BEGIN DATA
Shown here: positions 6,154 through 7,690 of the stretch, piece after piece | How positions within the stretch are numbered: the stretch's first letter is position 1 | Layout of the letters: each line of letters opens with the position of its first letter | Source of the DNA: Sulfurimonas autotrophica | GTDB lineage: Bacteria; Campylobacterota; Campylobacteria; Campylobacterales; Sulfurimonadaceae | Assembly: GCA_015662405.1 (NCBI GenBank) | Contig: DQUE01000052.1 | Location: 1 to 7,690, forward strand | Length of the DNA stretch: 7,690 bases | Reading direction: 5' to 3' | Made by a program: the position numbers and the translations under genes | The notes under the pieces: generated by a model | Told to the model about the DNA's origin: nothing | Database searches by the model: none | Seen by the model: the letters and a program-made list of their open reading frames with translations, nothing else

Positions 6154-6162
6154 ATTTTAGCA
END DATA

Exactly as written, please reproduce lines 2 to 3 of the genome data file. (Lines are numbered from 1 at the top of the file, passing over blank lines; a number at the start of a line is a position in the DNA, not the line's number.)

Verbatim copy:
Positions 6154-6162
6154 ATTTTAGCA